Current Lecture Programme
Tuesdays at 6:00pm. Members and Guests.
Society of Antiquaries of London, Burlington House, Piccadilly W1J 0BE
All lectures from March - June 2020 were postponed due to the corona virus lockdown. From September 2020 - June 2021 lectures were resumed but were only available live online via zoom, and posted subsequently on the
SJH website for members unable to view on the night.
Since September 2021 we have resumed live lectures at Burlington House, which will be made available online simultaneously. We aim to add as many lectures as possible to the website, but some lectures will not be available after delivery because of copyright restrictions on images or because they contain fresh and evolving research which lecturers are sharing at an early stage. We will let you know here when this is the case. All members are sent an email with details of how to login in advance of each lecture. Please let the Membership Secretary know if you would like to be added to the list at
If you missed a lecture, you can access past lectures
here (members only).
Lectures are restricted to members and their guests. It is not normally necessary to inform the Society that you will be atttending, but if attendance is expected to be exceptionally high the Society will inform members well in advance if booking a seat is a
requirement of attendance at a particular lecture.
If you are not a member, and would like to attend a lecture as a guest of the Society, click here to send your name, contact details, and the subject of the lecture you would like to attend. We will confirm your attendance by email. The Society welcomes new members. If you are interested in joining the Society further details can be given to you when you attend the lecture.
Minakari: Where Flowers Bloom. The History & Art of Enamelling in India
Online lecture only. This lecture will not be available on the website afterwards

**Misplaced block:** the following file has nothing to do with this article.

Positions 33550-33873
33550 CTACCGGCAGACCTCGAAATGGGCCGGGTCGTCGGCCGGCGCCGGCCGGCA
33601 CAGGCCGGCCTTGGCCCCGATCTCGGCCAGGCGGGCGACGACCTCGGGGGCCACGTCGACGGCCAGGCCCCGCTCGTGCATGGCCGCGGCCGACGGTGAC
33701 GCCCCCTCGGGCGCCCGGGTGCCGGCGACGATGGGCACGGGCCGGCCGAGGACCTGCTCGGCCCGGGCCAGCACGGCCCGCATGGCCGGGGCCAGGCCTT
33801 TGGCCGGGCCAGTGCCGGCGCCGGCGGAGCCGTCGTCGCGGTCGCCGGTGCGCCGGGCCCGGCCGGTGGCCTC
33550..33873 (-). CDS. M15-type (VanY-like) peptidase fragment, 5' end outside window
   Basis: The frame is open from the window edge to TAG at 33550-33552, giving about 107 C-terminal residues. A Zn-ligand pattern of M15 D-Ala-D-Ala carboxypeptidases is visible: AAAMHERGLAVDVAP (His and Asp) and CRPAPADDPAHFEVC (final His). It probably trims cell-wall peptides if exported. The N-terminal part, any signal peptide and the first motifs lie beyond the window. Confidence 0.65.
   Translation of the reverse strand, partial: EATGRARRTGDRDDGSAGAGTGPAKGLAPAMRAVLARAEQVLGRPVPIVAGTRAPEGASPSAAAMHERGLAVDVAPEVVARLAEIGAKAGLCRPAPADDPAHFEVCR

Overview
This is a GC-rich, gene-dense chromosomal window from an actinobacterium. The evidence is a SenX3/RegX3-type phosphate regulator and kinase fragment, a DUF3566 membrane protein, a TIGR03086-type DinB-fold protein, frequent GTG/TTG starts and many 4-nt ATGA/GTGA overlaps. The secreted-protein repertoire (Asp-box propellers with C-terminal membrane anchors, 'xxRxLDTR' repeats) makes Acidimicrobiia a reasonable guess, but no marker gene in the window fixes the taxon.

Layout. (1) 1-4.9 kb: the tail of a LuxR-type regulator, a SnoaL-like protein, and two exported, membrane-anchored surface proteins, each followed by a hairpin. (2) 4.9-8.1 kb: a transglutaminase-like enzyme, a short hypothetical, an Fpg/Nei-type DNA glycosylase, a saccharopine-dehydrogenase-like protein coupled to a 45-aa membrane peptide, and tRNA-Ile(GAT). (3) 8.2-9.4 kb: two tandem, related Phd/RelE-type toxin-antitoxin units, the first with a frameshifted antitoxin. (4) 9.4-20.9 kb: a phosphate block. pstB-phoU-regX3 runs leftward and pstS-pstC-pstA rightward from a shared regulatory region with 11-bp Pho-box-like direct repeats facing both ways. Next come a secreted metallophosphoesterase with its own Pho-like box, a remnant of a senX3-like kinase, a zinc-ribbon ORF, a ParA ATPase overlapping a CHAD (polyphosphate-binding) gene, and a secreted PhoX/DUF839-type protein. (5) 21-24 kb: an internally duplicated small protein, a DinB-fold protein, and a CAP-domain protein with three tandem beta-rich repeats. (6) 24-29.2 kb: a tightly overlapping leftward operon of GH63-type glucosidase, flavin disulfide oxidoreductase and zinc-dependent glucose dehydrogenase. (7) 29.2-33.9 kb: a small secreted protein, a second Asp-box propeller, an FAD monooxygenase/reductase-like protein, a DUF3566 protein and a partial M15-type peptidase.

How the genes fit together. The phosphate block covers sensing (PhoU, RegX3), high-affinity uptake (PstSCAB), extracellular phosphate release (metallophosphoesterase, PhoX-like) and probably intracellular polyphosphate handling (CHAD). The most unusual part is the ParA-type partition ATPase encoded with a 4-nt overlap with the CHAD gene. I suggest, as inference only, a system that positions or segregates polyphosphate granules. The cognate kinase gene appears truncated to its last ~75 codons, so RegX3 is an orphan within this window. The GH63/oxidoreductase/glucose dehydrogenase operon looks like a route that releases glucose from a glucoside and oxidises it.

Enamelling, in the context of jewellery, is a method of decorating the surface of gold, silver and even copper with powdered glass that is then fired, so that it melts and adheres to the metal. This art entered India from Europe in the sixteenth century, as a consequence of the establishment of direct contact with the Europeans, coterminous with the arrival of the Portuguese, and the conquest of Goa in 1510. However, it was neither a single one-time entry, nor was it from a single point of origin. From Spain and Portugal, Germany and the Netherlands, Italy, Paris and London, the enamel road led to centres in the Deccan and to ateliers in North India. The Indian craftsman then married technique and colour in his own inimitable style and interpreted the art form in distinctive idioms.
Drawing upon surviving examples, the transfer of the art of enamelling across cultural boundaries and its reinterpretation in the local idiom, is the focus of this talk.
postponed from 22 March 2022
Jewels captured in perpetuity: the jewellery book of Anne of Bavaria.
In 1843, the Bavarian king Ludwig I (r.1825-1848) gifted the Bavarian State Library an illuminated manuscript – the Kleinodienbuch der Herzogin Anna von Bayern. Beautifully executed and remarkable for its contents, this work is a pictorial inventory of the jewels that belonged to Albrecht V (1528-1579), Duke of Bavaria, and his wife Anna (1528-1590). Among the 108 illuminations painted by the court painter Hans Mielich (1516-1573) are depictions of 71 items of jewellery owned by the Duke and Duchess. Only one object of this corpus survives – a collar of the Order of St George – but the importance of this manuscript is undeniable. It securely dates a variety of jewels, ranging from hat ornaments and pendants to bracelets and even a fan holder, to the middle of the sixteenth century and links them to their elite owners. The inventory reveals much more than written inventories or portraits alone can. This paper presents the Mielich inventory and situates some of the jewels in their social and historical context, to highlight how important these small-scale objects were to the men and women who owned and wore them
‘My beautiful sapphires’: Queen Victoria’s sapphire coronet commissioned from Kitching and Abud, 1840-42